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  • Updated 08.01.2019
  • Released 02.03.1998
  • Expires For CME 08.01.2022

Carpal tunnel syndrome

Introduction

This article includes discussion of carpal tunnel syndrome and median nerve entrapment at the wrist. The foregoing terms may include synonyms, similar disorders, variations in usage, and abbreviations.

Overview

Carpal tunnel syndrome (CTS) is the most common entrapment neuropathy with a prevalence of about 270 per 100,000. The etiology is compression of the median nerve in the carpal tunnel. Clinical manifestations consist of intermittent pain, numbness, and tingling in the fingers that is dependent on the position of the hand and wrist and commonly associated with subjective weakness of grip. Diagnosis is made on the basis of clinical complaints and electrodiagnostic studies. Treatment is conservative or surgical depending on the severity of the symptoms. Data on carpal tunnel syndrome in pregnancy reveal that about half of the patients remain symptomatic at 6 months after delivery. Ultrasound has emerged as a useful and less invasive technique for evaluation of carpal tunnel syndrome. Endoscopic carpal tunnel release supposedly produces less scarring than open release, but is more expensive and precludes visualization of the median nerve proper. Controversy continues about which surgical procedure is the best. Some studies showed increased prevalence of carpal tunnel syndrome in patients with cardiac amyloidosis. In this article, the author discusses updates on diagnosis and management.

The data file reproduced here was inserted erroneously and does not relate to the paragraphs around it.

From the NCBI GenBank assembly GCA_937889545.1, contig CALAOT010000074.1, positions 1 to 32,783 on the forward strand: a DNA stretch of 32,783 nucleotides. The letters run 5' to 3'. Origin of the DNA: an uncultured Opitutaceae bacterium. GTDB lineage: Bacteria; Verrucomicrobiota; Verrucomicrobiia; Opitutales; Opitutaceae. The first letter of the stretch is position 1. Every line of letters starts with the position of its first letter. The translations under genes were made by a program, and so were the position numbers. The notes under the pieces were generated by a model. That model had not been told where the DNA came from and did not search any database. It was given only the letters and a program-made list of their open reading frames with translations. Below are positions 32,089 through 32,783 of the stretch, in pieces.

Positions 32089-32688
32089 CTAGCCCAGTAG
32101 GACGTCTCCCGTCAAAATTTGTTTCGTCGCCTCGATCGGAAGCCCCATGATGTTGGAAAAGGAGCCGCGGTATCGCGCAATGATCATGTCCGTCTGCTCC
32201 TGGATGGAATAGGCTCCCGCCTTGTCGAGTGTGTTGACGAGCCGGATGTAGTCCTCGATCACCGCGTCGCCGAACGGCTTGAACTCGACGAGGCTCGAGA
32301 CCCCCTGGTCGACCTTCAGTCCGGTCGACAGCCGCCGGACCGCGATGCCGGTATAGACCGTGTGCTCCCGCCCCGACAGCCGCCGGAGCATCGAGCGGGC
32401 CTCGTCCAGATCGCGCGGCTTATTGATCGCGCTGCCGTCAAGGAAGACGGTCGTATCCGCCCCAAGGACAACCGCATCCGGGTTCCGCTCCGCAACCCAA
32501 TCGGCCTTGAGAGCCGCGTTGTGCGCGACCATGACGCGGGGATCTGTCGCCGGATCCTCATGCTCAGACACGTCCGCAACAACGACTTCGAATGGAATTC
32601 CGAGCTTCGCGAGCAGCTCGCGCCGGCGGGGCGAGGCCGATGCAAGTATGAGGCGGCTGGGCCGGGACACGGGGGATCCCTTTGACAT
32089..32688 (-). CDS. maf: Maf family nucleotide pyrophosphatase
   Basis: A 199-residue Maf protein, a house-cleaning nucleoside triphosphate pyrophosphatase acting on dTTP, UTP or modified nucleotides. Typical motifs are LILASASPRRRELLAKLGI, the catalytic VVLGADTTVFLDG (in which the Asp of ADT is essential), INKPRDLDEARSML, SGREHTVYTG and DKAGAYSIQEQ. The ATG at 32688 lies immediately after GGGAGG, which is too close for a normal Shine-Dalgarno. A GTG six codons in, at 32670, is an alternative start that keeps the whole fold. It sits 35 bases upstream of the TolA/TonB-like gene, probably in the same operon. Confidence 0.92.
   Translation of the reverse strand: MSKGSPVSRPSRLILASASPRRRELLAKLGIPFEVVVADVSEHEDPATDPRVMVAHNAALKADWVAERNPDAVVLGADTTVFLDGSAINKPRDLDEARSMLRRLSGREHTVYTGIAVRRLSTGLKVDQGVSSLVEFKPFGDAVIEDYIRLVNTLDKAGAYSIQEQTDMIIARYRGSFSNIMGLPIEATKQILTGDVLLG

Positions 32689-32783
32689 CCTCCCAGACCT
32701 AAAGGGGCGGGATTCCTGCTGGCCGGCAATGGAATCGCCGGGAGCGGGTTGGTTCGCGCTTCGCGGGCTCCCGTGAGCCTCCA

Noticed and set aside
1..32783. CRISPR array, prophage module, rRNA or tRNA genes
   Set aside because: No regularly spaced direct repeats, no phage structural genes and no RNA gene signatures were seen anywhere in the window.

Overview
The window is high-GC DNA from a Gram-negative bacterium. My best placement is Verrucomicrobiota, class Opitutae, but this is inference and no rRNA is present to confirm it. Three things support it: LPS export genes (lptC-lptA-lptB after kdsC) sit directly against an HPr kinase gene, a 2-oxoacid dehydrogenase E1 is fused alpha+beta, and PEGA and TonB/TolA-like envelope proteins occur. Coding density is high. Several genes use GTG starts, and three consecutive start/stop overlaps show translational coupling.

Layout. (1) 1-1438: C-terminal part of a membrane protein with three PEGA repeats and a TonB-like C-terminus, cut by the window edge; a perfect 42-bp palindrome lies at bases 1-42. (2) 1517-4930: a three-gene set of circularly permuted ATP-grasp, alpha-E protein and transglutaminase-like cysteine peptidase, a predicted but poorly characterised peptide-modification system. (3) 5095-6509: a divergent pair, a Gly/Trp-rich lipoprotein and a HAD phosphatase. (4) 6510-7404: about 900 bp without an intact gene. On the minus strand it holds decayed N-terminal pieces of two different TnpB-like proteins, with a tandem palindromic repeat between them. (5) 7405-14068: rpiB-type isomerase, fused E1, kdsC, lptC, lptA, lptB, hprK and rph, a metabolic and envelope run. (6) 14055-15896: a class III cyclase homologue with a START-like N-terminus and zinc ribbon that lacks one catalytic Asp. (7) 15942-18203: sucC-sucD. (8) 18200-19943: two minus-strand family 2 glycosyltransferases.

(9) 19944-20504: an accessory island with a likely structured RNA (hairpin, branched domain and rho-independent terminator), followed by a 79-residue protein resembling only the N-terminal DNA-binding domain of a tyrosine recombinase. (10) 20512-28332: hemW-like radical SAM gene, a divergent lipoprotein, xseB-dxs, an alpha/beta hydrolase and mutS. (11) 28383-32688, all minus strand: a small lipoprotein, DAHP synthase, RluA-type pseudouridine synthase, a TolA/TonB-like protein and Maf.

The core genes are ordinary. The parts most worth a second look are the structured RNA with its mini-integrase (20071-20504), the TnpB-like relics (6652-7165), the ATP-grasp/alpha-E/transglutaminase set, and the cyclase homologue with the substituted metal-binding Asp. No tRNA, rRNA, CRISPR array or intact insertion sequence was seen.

Key points

• Carpal tunnel syndrome is the most common entrapment neuropathy.

• Peripheral nerve ultrasound imaging is proposed as a painless rapid screening test for carpal tunnel syndrome.

• Electrodiagnostic studies have a sensitivity of up to 95% for the diagnosis when detailed studies are performed.

• In most patients, including elderly patients and patients with diabetes, surgical carpal tunnel release should be considered if conservative measures fail.

Historical note and terminology

The first description of a chronic median nerve entrapment at the wrist was by Paget (42) concerning a patient with a previous distal radius fracture (49). This was a severe entrapment accompanied by ulceration in the first 3 fingers. Paget noted recovery of the ulcerations with rest and an increase of symptoms with use of the hand secondary to nerve compression. Putnam first described the classical clinical symptoms of intermittent nocturnal hand paresthesias with subjective hand swelling and an improvement with shaking of the hand (46). A careful autopsy study by Marie and Foix documents the thinning of the median nerve under the flexor retinaculum in a patient with bilateral isolated thenar atrophy (33). They made the suggestion that transection of this ligament may have been therapeutic. The first surgery for carpal tunnel syndrome was done in 1933 at the Mayo Clinic. Carpal tunnel syndrome received increasing attention in the 1940s and 1950s from both neurologists and surgeons. The development of clinical electrodiagnostic testing with EMG and nerve conduction studies in the 1960s added a valuable diagnostic tool. The use of high resolution ultrasound imaging to study the median nerve in carpal tunnel syndrome was first published in 1992 (06); however, most studies have appeared since early 2000.

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